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Q. Who is Mr. Smarty Plants?

A: There are those who suspect Wildflower Center volunteers are the culpable and capable culprits. Yet, others think staff members play some, albeit small, role. You can torture us with your plant questions, but we will never reveal the Green Guru's secret identity.

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Tuesday - April 30, 2013

From: Pacific Plsds, CA
Region: California
Topic: Invasive Plants, User Comments, Cacti and Succulents
Title: Are agaves really native from Pacific Palisades CA
Answered by: Barbara Medford

QUESTION:

I just replied re agave issues, and mistakenly asked the source of your information. I see that you clearly noted it, apologies. I would note, however, that the Riverside area is very much a hot, inland area, and San Diego county includes the nation's largest desert state park, mere miles from the Mexico border. The mid and upper California Coastal mountain ranges have a completely different, milder, wetter environment.

ANSWER:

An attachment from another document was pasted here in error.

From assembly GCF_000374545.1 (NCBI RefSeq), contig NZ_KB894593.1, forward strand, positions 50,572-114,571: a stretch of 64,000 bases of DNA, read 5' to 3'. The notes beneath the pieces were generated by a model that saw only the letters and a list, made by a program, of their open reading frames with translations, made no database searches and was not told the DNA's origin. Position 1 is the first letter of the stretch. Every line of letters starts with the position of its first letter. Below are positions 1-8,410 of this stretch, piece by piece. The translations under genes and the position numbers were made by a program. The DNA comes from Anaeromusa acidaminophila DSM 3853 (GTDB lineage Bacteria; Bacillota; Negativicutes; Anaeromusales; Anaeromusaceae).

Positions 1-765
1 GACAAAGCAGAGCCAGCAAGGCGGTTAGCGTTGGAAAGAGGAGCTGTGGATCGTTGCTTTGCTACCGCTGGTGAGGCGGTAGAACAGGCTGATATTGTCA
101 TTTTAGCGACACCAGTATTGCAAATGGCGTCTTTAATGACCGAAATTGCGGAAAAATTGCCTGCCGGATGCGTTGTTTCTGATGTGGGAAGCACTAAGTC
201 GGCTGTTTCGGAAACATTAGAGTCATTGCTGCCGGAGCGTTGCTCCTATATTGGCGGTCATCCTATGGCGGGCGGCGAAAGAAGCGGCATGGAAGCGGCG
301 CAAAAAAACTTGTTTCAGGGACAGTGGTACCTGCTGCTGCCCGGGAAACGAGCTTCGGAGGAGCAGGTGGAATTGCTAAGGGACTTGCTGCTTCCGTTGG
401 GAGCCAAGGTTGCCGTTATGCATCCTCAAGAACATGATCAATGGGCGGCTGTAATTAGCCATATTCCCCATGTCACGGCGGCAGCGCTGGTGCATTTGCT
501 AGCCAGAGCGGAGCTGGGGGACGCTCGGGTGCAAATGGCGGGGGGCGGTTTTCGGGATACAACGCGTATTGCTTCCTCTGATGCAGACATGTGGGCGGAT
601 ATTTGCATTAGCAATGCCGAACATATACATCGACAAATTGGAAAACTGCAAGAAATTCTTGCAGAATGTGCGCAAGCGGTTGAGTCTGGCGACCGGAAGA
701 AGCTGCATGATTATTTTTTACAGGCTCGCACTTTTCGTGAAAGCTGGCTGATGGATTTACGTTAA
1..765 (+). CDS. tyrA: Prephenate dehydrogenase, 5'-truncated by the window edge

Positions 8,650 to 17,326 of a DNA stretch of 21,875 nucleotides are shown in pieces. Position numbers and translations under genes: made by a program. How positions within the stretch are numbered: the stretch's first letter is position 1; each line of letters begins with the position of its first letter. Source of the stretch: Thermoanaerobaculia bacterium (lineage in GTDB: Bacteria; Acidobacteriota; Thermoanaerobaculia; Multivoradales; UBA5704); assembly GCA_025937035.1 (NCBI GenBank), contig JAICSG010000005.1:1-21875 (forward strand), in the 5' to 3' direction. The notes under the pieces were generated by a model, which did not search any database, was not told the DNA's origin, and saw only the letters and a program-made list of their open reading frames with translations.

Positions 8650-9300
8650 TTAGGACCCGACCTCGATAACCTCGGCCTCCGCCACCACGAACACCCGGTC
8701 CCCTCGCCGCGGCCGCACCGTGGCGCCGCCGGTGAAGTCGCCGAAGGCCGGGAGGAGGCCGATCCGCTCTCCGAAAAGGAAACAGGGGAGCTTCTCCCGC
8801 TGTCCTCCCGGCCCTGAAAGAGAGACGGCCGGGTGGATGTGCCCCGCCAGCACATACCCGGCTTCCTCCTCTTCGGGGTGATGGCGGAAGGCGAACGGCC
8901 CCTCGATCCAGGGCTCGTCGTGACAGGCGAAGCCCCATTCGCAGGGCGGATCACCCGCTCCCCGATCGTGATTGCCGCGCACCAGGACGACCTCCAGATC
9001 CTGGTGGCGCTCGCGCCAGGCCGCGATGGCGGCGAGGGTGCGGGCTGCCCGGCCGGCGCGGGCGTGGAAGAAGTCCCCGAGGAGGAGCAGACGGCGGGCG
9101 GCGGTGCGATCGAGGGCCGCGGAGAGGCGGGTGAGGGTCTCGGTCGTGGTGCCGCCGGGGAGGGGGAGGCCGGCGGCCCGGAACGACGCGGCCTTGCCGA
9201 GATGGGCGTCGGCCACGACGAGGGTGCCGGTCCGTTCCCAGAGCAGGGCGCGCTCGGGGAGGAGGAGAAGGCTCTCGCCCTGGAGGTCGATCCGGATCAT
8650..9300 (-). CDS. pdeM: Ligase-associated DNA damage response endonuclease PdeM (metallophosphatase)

Since your question was about getting rid of them, the nativity really isn't the big issue. A weed is a plant where you don't want it. If the plant is native to the state where it is, that isn't necessarily a free ticket to stay there. However, whoever planted those agaves was justified in that they are native to California, and native close to the area where they were planted. They are desert plants and if they have found a very comfortable place to grow, they could be characterized as invasive. Bottom line: they are there, they are native there and getting them out is going to be very difficult. Short of a time machine whereby the planters could go back and not plant them, your choices are: get permission to have them removed (if that is necessary), pay a contractor to move them (and you will still have "pups" no matter what you do), or do it yourself. They are tough survivor plants, evolved to survive in a difficult environment and there is no spray you can buy at the home improvement store that will solve the problem.

 

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